Review of "Still Life 2" by Matt Barton

Matt Barton's picture

Still Life 2Still Life 2If you're into adventures, skip over to Adventure Classic Gaming to read my review of Still Life 2, just published today. Overall, I thought it was a good but not great game, but a clever patch could change that situation. Lots of screens, too!

P.S. Please leave a comment over at ACG if you get the chance.

Comments

Calibrator
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Joined: 10/25/2006
Won't buy it at full price, if at all

I found Post Mortem disappointing - both in writing and on the tech level - and while I though that its inofficial sequel Still Life #1 was a tad better on both counts I found it unbalanced (the Chicago parts were clearly easier than the Prague parts) and I began to hate the characters. Some puzzles were also more work than fun.
Judging by your review - and I trust you there - I won't find the sequel more pleasurable.

As we in Germany have the "luxury" to get older games on magazine cover-CDs/DVDs I will patiently wait the approx. two years for the game to go this way (Still Life #1 just got covered - to promote #2...). I think 6 Euros is OK for this game.

take care,
Calibrator

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Matt Barton
Matt Barton's picture
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Joined: 01/16/2006
Yeah, it kinda sucks for me

Yeah, it kinda sucks for me to write a negative review of an adventure game, just because there are few enough titles and you really want a new game to be a winner. Still, I've always held that ultimately you do the genre and the fans a disservice by praising games that just don't deserve it.

I'm playing Overclock: History of Violence off and on now, and it benefits from a much nicer interface (double click to instantly zap to the next room, etc.) However, unfortunately the characters seem rather dull so far. It's like all the life has been sucked out of these characters. It's really only in the comedy and Her Interactive stuff that you get characters with any bounce. I'm kinda fed up with these dry, morbid games with such a plodding pace. Give me some characters I enjoy interacting with and will remember long after the credits. A few recent adventures have really nailed this--in particular I think of Simon 4, Syberia 1 & 2, and the Agatha Christie games. Dreamfall, Grim Fandango, and The Longest Journey were flawed gems, but still demonstrated the potential. I've yet to see a serious science fiction adventure that could really top The Dig in terms of story and pacing. Just plain fun - you can't go wrong with Nancy Drew Dossier and Return to Mysterious Island. If you do break down and get those, you will thank me.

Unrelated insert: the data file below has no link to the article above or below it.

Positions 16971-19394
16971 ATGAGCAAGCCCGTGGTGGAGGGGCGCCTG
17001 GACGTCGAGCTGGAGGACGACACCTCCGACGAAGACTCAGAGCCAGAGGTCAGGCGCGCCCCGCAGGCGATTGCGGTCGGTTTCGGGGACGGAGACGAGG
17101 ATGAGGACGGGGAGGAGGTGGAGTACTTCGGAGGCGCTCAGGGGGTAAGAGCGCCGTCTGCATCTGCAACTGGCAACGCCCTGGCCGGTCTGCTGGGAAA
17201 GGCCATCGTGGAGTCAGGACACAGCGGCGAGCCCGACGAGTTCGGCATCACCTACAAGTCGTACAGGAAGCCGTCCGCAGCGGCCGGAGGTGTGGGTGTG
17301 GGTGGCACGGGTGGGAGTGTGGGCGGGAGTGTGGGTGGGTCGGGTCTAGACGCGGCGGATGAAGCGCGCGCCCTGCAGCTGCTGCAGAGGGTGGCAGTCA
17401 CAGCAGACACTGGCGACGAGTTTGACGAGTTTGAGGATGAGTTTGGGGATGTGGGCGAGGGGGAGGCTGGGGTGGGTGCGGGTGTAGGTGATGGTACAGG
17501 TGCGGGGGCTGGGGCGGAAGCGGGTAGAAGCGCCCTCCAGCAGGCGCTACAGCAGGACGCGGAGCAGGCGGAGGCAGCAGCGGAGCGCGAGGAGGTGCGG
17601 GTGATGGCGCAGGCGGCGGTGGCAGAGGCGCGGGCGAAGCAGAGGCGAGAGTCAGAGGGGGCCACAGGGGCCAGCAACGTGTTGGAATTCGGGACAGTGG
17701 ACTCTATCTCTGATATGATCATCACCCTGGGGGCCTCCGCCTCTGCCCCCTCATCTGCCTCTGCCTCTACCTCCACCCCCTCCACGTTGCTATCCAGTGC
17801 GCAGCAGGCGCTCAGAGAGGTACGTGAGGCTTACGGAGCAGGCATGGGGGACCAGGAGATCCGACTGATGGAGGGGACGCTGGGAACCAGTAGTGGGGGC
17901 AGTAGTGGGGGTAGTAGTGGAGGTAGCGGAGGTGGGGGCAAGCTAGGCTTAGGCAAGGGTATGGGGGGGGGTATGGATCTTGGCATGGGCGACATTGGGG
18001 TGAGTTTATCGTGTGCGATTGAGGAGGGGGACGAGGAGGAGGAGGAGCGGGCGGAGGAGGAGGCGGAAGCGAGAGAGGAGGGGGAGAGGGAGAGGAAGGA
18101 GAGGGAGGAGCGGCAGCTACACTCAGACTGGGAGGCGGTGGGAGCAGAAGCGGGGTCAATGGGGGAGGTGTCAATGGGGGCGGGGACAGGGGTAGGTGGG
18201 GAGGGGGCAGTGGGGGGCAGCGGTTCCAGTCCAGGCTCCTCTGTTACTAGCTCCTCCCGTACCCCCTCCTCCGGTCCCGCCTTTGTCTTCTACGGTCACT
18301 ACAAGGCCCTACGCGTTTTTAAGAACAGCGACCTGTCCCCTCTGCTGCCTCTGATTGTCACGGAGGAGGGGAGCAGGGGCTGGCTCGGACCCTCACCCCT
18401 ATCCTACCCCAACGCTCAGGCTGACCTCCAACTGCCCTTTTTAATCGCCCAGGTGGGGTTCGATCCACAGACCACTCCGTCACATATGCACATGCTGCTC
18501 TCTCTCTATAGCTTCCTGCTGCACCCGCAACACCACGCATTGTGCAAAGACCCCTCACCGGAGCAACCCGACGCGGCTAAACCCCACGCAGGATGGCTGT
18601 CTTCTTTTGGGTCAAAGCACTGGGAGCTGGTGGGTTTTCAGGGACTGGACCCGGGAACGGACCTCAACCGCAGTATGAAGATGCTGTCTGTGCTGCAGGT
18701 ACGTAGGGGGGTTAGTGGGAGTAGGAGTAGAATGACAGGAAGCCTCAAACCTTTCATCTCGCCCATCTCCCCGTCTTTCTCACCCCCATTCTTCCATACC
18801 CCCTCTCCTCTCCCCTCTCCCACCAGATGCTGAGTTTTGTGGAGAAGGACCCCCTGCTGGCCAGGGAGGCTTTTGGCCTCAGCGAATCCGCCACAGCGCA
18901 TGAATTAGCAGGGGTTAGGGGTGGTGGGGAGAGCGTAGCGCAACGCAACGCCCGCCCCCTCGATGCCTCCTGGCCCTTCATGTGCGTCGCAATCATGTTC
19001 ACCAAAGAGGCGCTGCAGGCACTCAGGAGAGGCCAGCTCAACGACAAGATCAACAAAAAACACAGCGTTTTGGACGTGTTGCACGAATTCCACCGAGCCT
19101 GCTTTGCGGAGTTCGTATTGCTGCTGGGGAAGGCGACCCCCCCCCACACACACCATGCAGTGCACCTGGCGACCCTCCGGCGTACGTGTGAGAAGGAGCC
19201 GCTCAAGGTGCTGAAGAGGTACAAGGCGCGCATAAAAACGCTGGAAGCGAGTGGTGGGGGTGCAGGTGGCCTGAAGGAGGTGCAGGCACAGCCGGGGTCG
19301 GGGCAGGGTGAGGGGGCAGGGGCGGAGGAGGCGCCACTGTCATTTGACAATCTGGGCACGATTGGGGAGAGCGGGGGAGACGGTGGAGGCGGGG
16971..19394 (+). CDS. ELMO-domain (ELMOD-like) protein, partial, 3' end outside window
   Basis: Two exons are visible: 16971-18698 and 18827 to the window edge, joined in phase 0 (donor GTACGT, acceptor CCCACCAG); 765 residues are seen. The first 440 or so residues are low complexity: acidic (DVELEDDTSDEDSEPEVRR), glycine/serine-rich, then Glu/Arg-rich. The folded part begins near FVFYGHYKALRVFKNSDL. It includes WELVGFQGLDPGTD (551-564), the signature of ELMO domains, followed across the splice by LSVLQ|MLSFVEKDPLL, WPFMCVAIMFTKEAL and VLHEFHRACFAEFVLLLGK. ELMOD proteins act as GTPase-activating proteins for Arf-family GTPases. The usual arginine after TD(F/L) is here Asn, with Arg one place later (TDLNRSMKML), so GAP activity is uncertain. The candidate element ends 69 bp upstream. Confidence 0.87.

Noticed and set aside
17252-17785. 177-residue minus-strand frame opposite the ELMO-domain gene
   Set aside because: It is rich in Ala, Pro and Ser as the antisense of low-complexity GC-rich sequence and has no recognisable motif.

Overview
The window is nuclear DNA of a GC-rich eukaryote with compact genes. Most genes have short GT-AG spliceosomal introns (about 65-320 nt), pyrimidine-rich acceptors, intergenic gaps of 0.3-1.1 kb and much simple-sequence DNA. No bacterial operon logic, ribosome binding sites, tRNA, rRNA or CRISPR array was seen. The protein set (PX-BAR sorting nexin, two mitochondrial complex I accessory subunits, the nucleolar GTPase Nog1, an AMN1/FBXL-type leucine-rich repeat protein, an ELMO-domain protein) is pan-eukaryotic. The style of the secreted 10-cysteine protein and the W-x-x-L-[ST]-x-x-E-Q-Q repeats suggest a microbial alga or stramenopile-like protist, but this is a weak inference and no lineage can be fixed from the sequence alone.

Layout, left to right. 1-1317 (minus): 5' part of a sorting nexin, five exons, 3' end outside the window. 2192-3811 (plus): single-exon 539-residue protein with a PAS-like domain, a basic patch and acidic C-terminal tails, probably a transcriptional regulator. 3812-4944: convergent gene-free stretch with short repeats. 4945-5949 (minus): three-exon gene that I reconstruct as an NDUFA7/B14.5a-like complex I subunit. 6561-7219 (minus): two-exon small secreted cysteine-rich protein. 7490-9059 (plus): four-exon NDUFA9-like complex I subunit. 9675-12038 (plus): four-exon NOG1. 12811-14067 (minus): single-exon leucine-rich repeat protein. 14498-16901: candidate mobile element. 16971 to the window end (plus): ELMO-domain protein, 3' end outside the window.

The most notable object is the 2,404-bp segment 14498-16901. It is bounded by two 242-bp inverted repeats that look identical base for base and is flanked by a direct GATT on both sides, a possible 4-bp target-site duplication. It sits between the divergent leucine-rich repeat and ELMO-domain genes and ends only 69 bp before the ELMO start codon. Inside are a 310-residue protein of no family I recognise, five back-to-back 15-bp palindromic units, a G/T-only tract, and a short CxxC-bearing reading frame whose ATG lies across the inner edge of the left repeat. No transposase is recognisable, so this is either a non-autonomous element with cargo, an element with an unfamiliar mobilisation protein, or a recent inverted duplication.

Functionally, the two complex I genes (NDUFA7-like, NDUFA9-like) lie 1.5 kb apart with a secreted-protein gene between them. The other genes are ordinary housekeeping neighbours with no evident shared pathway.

I was kinda surprised that more wasn't done in the wake of the Inspecter Gadget or Get Smart movies. Those would have been easy candidates for someone like Her Interactive to adapt, though I guess they've got their hands full with the Nancy Drew series. You could probably do a good Deus Ex style game with James Bond (assuming it hasn't been done already). It may be kinda old by now, but I'd love to see a re-imagining of Rendezvous with Rama, one of my favorite oldies that would be an ideal story for a newer game. I'm starting to think Jules Verne's stuff has been covered sufficiently. Why not look at H.G. Wells? It'd be a blast adventuring in his futuristic worlds. I also think there's plenty of room for more games similar to Zak McCracken, based on funny tabloids (perhaps even an "official" Weekly World News game starring Bat Boy.) You could also do a fun game based on the old universal studios movies (Frankenstein, Wolf Man, Dracula, etc.) I know it's been done more or less, but I'm not aware of something official. You could have a lot of fun working in old clips. Maybe the gimmick could be that you have to go through the old movies and find clues hidden there, then sort of explore them somehow (perhaps with a gimmicky "new brain technology" that lets you physically enter the films). LOL, that would be hilarious.

My new theory with licensed titles is that they are a good way for lesser-known developers to get onto the scene. People who like the property will want to check out your game, and if you have the talent and ambition, that can really make a difference. Again, I point at the Nancy Drew series--the property brought all that attention from many gamers and non-gamers. The game turned out to be good, so there have been many more. I think the same could be done, but again you need to have the concepts down before worrying about securing a license.

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